For example ANZ is working with the Brother of St Laurence to implement their Savers Plus program.
This helps low-income families save for their children’s education.
By working with a program that is aligned to its core business ANZ is maximising their social responsibility.
The other phrase, which is regularly used in Coalition speeches is local solutions for local problems.
This captures the idea that funding for community programs needs to be flexible and localised.
For too long Government’s have tried to apply template solutions to social problems.
The problem with this approach is that Australian communities are unique.
For example the causes of substance abuse in Toorak are very different from, say, an indigenous community outside Shepparton.
The causes of youth unemployment are not the same in Tamworth as in Sydney.
A one-size fits all policy approach fails to recognise this.
Another problem with broad policy prescriptions is they prevent the Government from picking up those projects that are proven to work.
In the last three years I have travelled throughout Australia visiting community organisations.
I have seen so many successful projects.
For example in my own electorate
Yes, us politicians are very parochial.
There are some wonderful playgroups that work through caravan parks.
These programs are successful in engaging at risk families and their children.
Another impressive local solution is Uniting Care’s Working Together program that operates in outer east and inner south of Melbourne.
It provides early intervention and support services to parents, teachers and carers of pre –school aged children.
They recently received $800,000 from the Australian Government.
These are both projects that are proven to work.
In other words local solutions to local problems.
Government does not Know Best
If you merge these two concepts of local solutions and the social coalition then you get to the root of the Coalition Government’s social policy.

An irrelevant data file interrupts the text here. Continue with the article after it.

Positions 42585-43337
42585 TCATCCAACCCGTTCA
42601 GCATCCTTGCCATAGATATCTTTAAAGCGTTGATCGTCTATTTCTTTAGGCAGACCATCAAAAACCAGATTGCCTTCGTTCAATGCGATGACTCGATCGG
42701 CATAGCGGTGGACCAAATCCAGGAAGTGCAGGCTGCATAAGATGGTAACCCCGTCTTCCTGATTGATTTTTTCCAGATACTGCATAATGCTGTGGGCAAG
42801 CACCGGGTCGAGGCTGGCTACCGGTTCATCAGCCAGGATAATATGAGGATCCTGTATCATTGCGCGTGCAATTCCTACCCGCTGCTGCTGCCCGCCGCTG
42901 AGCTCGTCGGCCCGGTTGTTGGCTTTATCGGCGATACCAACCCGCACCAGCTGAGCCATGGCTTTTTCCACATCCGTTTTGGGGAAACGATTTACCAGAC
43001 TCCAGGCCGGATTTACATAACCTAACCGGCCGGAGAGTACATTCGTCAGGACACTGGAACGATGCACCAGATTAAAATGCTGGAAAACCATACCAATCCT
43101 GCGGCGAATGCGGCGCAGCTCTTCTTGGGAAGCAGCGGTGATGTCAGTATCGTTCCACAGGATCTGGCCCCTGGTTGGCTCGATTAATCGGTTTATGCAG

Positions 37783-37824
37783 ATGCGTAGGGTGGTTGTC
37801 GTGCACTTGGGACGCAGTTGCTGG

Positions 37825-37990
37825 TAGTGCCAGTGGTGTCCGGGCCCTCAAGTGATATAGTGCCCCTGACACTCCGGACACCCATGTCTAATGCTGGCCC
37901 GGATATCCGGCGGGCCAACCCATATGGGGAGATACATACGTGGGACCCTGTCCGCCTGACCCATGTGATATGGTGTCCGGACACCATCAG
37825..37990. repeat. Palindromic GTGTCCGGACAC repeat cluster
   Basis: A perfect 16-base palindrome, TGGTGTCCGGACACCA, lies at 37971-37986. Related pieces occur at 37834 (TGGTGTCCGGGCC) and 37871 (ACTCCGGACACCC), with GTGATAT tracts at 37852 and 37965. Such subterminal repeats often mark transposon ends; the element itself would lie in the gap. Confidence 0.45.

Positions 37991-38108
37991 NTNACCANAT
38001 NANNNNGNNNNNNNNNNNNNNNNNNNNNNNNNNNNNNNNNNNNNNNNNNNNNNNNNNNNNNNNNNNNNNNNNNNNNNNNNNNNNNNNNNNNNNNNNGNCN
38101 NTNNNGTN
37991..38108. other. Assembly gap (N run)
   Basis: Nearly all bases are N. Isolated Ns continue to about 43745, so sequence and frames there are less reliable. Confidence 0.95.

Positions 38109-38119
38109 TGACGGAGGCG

This is a Government that is big enough to know when they do not know best.
It is a Government that is not too proud to look beyond our Departments for answers.
This is why we are engaging partners in decision-making,
And looking to fund programs that already work.
Many of you might think that this is the approach of all Governments regardless of political persuasion.
But this is not true.
In the past six months we have seen the Australian Labor Party increasingly advocate for a high level of government intervention in the social policy arena.
As the Federal Election draws nearer this will be a point of distinction between the two parties.
Stronger Families and Communities
Any discussion of policy development needs to be accompanied by a discussion on policy implementation.
So I want to discuss how we translate these concepts of social coalition and local funding into policy on the ground.
Specifically I want to talk about the new $365 Stronger Families and Communities Strategy, which the Prime Minister launched in April.
The Strategy is a pet project for me.
I have looked after its operation for several years and witnessed its evolution.
I was absolutely delighted with the recent announcement.
Not just because I had been able to convince my Cabinet colleagues about the importance of community.
But because at its core it is very good policy.
Communities for Children
The centrepiece of the new Strategy is the Communities for Children initiative.
Very basically this provides $110 million to 35 disadvantaged communities across Australia.
Each community will receive up to $4 million dollars and the money will be for early childhood programs.
The funding model is not dissimilar to the Sure Start program that operates in the United Kingdom.
However there is one big difference.
The Sure Start program is typically administered by the Local Government Authorities.
Communities for Children will be administered by non-government authorities.
If you just took a big gasp – you should have.
I think people have tended to under-estimate just how big a shift in social policy this is.
Since I have been a Minister the consistent message I have received is that community organisations want to have more control over the allocation of government funding.
And rightfully so.
Too often Government Departments assess the needs of the communities with limited knowledge.
Wrong decisions are made because Departments lack local knowledge.
Communities for Children will put communities in the driving seat.
Decisions will be made by the people working at the coalface.